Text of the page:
It is so magnificently written and will truly broaden your understanding of the reason for natural selection. I would also suggest “Greatest Show on Earth”, and also try reading Darwin’s “Origin of the Species” – I hear there is an illustrated version out.

    I really can’t recommend de Panafieu’s book enough. I could list it as first place in my collection of evolutionary literature specifically because it expounds natural selection through short sections on specific animals and utilzes fantastic photography. If you are looking for arguments FOR evolution, anything by Dawkins really.

    -J

      • In reply to #17 by Sjoerd Westenborg:

        In reply to #7 by Jogre:

        EVOLUTION by Jean Baptiste de Panafieu.

        You’ve definitively piqued my interest with that glowing recommendation!

        It is a wonderful read and was absolutely instrumental to my deconversion because of it’s simplicity, logic, and insight. You won’t be disappointed if you take a look at it.

  6. I am currently collecting Dawkins’ books, so I can’t say which to start with since I haven’t read them all yet. However, my plan is to start with the Selfish Gene and work my way up through his works as he published them. I already have the Selfish Gene and its a good start as far as i’m concerned. I have Origin of Species and it is also a great book, although I think Dawkins is a little easier to read. Origin is a product of a different time, so it can be hard to follow at times, but its nowhere near as difficult as Shakespeare, if that puts it into perspective.

    Are you looking for atheist books as well? If so, I recommend The God Delusion by Dawkins and God is not Great: How Religion Poisons Everything by Christopher Hitchens. Great books those two. There are many more on this subject, and I am collecting those as well.

  7. I have the full Richard Dawkins Set, and I recommend reading them in order, to follow along as the science and evidence developed over 40 years.

    They all complement each other, while exploring different areas and approaches to the various subjects he engages with. I’ve read all of mine 4-5 times, and never get bored since I see deeper into them each time as my understanding expands.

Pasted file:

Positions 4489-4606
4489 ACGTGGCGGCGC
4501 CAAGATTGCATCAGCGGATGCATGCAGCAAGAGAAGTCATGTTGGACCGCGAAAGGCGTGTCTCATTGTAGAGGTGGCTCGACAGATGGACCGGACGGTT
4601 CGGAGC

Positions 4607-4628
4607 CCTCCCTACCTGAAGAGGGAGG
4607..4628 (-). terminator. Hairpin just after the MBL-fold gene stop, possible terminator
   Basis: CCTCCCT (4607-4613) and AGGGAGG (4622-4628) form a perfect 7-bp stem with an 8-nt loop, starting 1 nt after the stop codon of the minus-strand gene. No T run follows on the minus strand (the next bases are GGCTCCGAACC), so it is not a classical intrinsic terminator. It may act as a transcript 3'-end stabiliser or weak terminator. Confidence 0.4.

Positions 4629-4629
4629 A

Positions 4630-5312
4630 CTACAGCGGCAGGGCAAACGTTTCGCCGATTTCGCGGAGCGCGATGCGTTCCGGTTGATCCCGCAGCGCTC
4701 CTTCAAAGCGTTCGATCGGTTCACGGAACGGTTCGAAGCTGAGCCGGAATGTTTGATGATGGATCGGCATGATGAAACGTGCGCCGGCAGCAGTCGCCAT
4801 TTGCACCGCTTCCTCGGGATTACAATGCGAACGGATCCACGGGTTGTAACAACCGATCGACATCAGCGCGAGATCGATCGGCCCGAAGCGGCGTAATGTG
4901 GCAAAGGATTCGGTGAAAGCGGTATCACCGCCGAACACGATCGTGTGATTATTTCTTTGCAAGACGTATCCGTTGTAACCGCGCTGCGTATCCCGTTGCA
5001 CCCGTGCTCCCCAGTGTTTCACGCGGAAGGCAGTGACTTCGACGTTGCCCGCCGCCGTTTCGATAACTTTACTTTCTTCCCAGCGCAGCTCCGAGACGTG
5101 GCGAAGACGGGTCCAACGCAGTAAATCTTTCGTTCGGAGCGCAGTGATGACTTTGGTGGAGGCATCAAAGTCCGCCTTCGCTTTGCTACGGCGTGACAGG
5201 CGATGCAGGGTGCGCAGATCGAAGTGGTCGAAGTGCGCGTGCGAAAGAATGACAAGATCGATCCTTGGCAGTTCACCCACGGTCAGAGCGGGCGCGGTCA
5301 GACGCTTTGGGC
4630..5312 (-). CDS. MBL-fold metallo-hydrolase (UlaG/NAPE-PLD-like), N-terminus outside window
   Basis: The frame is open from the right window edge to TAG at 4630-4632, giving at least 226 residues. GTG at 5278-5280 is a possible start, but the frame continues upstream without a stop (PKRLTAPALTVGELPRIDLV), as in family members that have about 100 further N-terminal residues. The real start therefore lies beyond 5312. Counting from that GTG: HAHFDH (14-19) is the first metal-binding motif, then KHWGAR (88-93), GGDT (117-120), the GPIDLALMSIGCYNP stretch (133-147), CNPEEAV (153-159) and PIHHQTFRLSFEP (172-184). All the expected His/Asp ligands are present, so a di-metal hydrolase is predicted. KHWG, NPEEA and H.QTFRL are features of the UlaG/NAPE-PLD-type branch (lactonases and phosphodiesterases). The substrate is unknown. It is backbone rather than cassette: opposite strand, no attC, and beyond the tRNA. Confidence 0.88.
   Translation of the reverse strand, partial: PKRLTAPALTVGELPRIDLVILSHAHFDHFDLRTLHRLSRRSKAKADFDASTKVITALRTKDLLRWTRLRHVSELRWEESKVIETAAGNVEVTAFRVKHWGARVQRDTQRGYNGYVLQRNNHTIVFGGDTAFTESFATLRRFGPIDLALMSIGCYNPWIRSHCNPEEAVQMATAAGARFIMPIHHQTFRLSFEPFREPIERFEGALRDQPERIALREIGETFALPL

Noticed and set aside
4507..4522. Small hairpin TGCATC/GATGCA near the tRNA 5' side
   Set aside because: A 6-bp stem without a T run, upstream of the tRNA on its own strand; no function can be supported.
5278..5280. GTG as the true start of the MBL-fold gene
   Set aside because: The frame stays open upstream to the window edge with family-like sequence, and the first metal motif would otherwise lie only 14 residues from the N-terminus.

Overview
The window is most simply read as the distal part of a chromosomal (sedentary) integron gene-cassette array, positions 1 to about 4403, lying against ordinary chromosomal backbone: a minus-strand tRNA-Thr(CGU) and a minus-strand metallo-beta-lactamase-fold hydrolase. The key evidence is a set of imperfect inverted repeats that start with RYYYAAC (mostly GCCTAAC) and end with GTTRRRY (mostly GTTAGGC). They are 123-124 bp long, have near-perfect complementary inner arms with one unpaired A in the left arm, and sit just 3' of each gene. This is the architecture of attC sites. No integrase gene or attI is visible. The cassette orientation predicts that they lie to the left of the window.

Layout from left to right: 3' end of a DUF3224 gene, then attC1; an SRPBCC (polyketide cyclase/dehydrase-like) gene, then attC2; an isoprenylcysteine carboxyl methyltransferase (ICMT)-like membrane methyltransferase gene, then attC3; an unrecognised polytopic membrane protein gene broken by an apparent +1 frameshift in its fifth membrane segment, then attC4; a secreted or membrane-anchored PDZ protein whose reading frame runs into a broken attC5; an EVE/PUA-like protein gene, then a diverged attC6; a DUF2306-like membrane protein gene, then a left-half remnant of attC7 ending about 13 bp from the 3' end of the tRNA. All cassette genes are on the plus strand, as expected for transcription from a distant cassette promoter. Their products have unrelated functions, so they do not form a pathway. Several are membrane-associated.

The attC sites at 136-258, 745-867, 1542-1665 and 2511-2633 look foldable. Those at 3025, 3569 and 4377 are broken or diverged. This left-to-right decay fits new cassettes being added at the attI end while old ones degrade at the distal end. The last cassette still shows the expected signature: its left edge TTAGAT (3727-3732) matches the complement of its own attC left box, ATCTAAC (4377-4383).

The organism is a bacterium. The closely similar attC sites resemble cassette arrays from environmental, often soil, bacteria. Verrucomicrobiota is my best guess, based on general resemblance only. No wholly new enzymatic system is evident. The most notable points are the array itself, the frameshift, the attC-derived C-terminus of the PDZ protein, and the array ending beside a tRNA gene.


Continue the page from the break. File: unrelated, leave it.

Enjoy the journey – it’s all awesome since reality is far more magical than all that old god stuff…. Mac.

  8. “Tricks of the Mind” by Derren Brown is a great place to start. It doesn’t tackle evolution as such but gives a great insight into the psychology of belief and how vulnerable the human mind is to deception/ influence and also comes with a suggested reading list.

  9. “Tricks of the Mind” by Derren Brown is a great place to start. It doesn’t tackle evolution as such but gives a great insight into the psychology of belief and how vulnerable the human mind is to deception/ influence and also comes with a suggested reading list.

  10. Welcome to the world of scientific inquiry, nblizzard. I think I sense your excitement at standing before a great banquet of knowledge. You can almost not go wrong, you know, the worst being that one or another book will not be as much of a page-turner as the others. Dawkins’ most accessible book for the scientifically inexperienced is definitely The Greatest Show on Earth, but all of his work (save The God Delusion) deals with evolution. Darwin is also a tough read, unless you find a condensed version, or simply read his biography. But go to your nearest bookstore , to the ‘popular science’ department. You’ll find enough reading to hold you through the next year. (You might also want to expand into Cosmology, especially once you discover the likes of Niels deGrasse Tyson and Brian Cox. Both very lively authors.

  11. Hi nblizzard; as for books by Dawkins, this is how I would read them, with the least difficult one first:

    The Magic of Reality; River Out of Eden; The God Delusion; The Greatest Show on Earth; Unweaving the Rainbow; Climbing Mt. Improbable; The Blind Watchmaker; The Ancestor’s Tale (simply because of its length); The Selfish Gene; The Extended Phenotype.

  12. a great introduction is “Almost Like a Whale” by Steve Jones. any of Richard’s books would be ideal also but I agree that “The Selfish Gene” is a must

    TSG is also a good book to read because it’s so often misrepresented. and for the same reason (and because you care about writing style) you really must read On The Origin of Species

  13. “The Greatest Show on Earth” is the first Dawkins book I’d recommend, as it sets out much of the evidence for Evolution. The aim of the book is quite similar to Coyne’s “Why Evolution is True”, but I think Dawkins is a much more gifted writer and so the style is much more engaging and less dry than Coyne’s book (as reflected in the chosen titles of the 2 books). I enjoyed reading both books and did not feel like I was going over the same ground at all.

    • In reply to #14 by Jumped Up Chimpanzee:

      “The Greatest Show on Earth” is the first Dawkins book I’d recommend, as it sets out much of the evidence for Evolution. The aim of the book is quite similar to Coyne’s “Why Evolution is True”, but I think Dawkins is a much more gifted writer and so the style is much more engaging and less dry than Coyne’s book (as reflected in the chosen titles of the 2 books). I enjoyed reading both books and did not feel like I was going over the same ground at all.